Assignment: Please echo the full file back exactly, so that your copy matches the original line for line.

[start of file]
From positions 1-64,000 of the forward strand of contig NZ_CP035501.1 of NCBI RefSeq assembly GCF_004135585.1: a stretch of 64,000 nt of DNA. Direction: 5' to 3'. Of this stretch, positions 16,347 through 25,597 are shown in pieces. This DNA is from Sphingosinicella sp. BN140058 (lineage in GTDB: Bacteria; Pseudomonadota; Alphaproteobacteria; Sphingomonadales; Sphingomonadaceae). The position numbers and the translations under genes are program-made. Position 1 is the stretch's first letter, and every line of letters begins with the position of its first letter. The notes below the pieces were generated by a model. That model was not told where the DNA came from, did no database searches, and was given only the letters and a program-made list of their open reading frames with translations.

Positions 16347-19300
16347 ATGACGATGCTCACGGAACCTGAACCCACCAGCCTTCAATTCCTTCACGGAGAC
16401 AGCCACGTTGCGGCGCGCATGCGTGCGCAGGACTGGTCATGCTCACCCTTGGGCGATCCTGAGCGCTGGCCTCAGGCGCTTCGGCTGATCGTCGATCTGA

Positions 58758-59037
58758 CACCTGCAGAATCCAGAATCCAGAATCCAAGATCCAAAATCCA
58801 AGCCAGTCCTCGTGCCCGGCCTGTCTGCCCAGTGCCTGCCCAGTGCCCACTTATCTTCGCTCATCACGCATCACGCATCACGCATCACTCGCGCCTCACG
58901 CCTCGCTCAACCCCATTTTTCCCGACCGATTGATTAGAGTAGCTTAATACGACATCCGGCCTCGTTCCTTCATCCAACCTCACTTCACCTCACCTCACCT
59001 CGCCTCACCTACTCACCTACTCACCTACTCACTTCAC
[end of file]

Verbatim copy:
From positions 1-64,000 of the forward strand of contig NZ_CP035501.1 of NCBI RefSeq assembly GCF_004135585.1: a stretch of 64,000 nt of DNA. Direction: 5' to 3'. Of this stretch, positions 16,347 through 25,597 are shown in pieces. This DNA is from Sphingosinicella sp. BN140058 (lineage in GTDB: Bacteria; Pseudomonadota; Alphaproteobacteria; Sphingomonadales; Sphingomonadaceae). The position numbers and the translations under genes are program-made. Position 1 is the stretch's first letter, and every line of letters begins with the position of its first letter. The notes below the pieces were generated by a model. That model was not told where the DNA came from, did no database searches, and was given only the letters and a program-made list of their open reading frames with translations.

Positions 16347-19300
16347 ATGACGATGCTCACGGAACCTGAACCCACCAGCCTTCAATTCCTTCACGGAGAC
16401 AGCCACGTTGCGGCGCGCATGCGTGCGCAGGACTGGTCATGCTCACCCTTGGGCGATCCTGAGCGCTGGCCTCAGGCGCTTCGGCTGATCGTCGATCTGA

Positions 58758-59037
58758 CACCTGCAGAATCCAGAATCCAGAATCCAAGATCCAAAATCCA
58801 AGCCAGTCCTCGTGCCCGGCCTGTCTGCCCAGTGCCTGCCCAGTGCCCACTTATCTTCGCTCATCACGCATCACGCATCACGCATCACTCGCGCCTCACG
58901 CCTCGCTCAACCCCATTTTTCCCGACCGATTGATTAGAGTAGCTTAATACGACATCCGGCCTCGTTCCTTCATCCAACCTCACTTCACCTCACCTCACCT
59001 CGCCTCACCTACTCACCTACTCACCTACTCACTTCAC